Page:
Relationship Building

Why You Should Start an Art Teacher in Training Program Now!

student helpers

During my first few years of teaching, I struggled to make time for everything. I’d stare at the clock wishing for more hours in the day. Between prepping materials, washing brushes, updating classroom social media and the millions of other tasks that come with the job, I was spent!

Maybe you are feeling this way too. Don’t worry. There’s a better way!

Enter the Art Teacher in Training Program.

ATT Logo

Think about it. How many students do you have wishing they had your job? I would wager most of us have a lot of wannabes in our schools. Why not give them everything they’ve always wished for and, in turn, give yourself a break?

To start your own Art Teacher in Training Program, follow the 5 simple steps below.

1. Break your tasks into two lists.

On one list, write all the tasks you could possibly entrust to students with some training. On the other, write things that you have to tackle yourself. The tasks from the first list will become the basis of your Art Teacher in Training (ATT) Program.

2. Figure out the best time to have your students help.

At my school, students linger in the cafeteria or auditorium before first period. For me, this is the perfect time to have students come and help with special tasks or to set up for the day. At your school, you might also consider lunch, after school, or even having older students come in during their study halls.

3. Hype the program to your students.

Start by reaching out to the students that are always clamoring to help and spend more time in the art room. Many of these kids will sign up without any need for additional incentives.

student helpers

4. Select and train your helpers.

Although you may want to let all interested students help, choose wisely. If you choose too many, it can lead to chaos and low productivity. I suggest choosing the most qualified and motivated students.

In the beginning of the year, expect to spend about a week of mornings showing students how to do a multitude of activities to ensure their success. Once training is complete, ATT’s come in small groups of one to three students and are good at reminding each other of the expectations. Art room visuals, like memes, serve as good reminders as well. An example meme hanging over the sink reads, “I washed my brushes and put them away bristles facing up!”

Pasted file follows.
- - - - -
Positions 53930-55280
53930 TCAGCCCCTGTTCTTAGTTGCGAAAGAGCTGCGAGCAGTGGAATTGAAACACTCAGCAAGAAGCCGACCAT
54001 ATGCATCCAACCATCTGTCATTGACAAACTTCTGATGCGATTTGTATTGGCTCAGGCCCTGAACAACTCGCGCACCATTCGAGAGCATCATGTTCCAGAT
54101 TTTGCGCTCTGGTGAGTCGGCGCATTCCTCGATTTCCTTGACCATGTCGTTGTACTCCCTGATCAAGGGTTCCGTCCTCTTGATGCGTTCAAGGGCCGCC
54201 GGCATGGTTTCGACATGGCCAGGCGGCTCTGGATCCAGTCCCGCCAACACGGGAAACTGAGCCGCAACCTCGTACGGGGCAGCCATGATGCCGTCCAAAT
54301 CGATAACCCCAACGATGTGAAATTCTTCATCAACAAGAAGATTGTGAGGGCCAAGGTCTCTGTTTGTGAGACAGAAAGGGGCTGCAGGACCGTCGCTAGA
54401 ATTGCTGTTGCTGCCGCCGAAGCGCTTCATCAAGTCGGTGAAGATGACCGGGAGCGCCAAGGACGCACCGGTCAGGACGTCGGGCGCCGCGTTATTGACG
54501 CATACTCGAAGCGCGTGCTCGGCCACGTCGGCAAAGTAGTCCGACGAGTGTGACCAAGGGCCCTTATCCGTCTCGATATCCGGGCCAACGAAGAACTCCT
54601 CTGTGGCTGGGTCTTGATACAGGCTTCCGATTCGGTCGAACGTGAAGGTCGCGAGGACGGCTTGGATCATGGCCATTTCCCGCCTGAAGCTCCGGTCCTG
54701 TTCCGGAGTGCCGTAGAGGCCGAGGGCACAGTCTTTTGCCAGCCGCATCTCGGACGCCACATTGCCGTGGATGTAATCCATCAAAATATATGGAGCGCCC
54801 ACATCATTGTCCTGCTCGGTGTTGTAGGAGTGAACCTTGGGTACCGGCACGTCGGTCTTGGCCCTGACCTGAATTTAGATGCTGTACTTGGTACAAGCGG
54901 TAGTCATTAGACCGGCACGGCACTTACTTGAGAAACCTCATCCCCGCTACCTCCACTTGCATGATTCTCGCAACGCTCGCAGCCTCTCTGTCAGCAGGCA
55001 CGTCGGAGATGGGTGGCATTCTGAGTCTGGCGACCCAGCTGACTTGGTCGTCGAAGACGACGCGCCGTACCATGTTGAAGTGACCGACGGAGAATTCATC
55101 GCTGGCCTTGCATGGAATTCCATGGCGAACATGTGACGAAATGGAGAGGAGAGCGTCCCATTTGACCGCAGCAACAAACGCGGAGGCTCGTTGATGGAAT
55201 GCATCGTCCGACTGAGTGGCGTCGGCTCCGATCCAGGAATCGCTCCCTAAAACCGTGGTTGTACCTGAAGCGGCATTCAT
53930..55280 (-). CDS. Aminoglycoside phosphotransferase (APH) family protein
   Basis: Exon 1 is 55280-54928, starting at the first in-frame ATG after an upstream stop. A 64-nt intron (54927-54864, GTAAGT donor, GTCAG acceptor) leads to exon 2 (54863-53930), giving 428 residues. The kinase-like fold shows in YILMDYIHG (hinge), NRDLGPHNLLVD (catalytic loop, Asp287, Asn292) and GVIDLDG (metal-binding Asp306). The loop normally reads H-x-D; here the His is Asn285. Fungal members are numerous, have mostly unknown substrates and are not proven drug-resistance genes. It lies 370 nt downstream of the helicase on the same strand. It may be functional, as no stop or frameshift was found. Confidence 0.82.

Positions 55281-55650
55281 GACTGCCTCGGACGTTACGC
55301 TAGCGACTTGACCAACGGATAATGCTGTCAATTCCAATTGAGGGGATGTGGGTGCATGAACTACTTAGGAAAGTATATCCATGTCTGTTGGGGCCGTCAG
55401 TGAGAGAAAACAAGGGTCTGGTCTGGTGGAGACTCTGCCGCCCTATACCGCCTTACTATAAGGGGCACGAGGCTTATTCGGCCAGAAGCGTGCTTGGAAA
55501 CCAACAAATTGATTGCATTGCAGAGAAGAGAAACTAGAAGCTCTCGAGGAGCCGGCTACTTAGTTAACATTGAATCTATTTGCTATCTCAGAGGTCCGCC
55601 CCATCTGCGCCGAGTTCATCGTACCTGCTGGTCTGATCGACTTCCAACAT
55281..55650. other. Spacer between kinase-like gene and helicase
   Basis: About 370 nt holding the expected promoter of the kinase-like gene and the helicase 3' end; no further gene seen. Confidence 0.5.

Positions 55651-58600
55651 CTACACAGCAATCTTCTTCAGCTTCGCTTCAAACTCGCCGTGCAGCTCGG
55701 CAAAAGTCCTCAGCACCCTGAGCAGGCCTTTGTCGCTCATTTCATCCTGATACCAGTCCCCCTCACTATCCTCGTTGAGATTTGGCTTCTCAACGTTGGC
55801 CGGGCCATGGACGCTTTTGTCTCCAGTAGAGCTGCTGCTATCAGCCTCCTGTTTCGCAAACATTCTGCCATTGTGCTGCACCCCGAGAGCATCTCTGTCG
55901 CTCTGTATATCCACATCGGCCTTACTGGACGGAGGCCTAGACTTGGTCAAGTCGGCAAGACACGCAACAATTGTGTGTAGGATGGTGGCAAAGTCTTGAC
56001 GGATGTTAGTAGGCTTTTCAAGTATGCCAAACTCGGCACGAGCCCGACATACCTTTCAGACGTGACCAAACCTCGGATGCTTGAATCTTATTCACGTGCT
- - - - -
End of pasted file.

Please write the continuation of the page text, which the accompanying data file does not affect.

5. Create a way to communicate tasks to your helpers.

I keep a running list of tasks on a clipboard for my students to see and a place to initial once the task is complete. This gives me the freedom to do other things and gives them autonomy and a sense of accomplishment. It also allows to me keep track of who did what and how the job was done in the event something needs redoing. You can download a copy of the Art Teacher in Training log below to use in your classroom!

Art Teacher in Training Log

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Heading off trouble…

Once you have this basic setup in place, your Art Teacher in Training Program should run fairly smoothy and save you a ton of time! However, in the event that things start to go awry, I’ve got you covered.

There’s still too much to do!

Sometimes, even with all of the help, the list gets backlogged. If this happens, simply build in an additional time or two for your ATT’s to come in and help get you back on track. For example, I will stay in at lunch and have my crew eat with me while we work. ATT’s love this. Honestly, it isn’t necessary all that often.

My helpers’ enthusiasm is waning…

I have noticed that some students will come less often as the year wears on and workloads get more intense. So, I initiated monthly “Pizza and Paint” parties to keep them coming in. In my room, if students report “X” amount of mornings, they are eligible to come to the party. We play great music, chat, eat, dance, and paint. I think I look forward to these parties as much as they do. They are wonderful bonding experiences and a great chance to remind your helpers how valuable they are to you and the art program.

You can show your students you appreciate them in any number of ways. Here are a few more ideas:

  • Hand out Mona Lisa Money (some sort of art room “cash” they can use for special privileges).
  • Create special aprons with the “Art Teacher in Training” logo.
  • Allow helpers to do a special, exclusive project with you.

All of these incentives are inexpensive and easy to do while affording you tons of extra time to focus on higher order priorities!


The single best, unanticipated side effect of the Art Teacher in Training Program is how these students step up in class and wind up assisting in ways I could not have imagined during their class time. They are more invested and more connected to every lesson and activity.

I cannot stress enough how this can revolutionize your time management and stress level. I’m a more relaxed and focused educator because of my Art Teachers in Training. Get yourself a crew and see for yourself.

Do you run a similar program in your art room? We’d love to know how it works!

What are some specific ways you have students help you in the art room?

Magazine articles and podcasts are opinions of professional education contributors and do not necessarily represent the position of the Art of Education University (AOEU) or its academic offerings. Contributors use terms in the way they are most often talked about in the scope of their educational experiences.


Lee Ten Hoeve

Lee Ten Hoeve, an elementary and middle school art educator, is a former AOEU Writer. She is passionate about making art a core subject and employing curiosity to engage learners.

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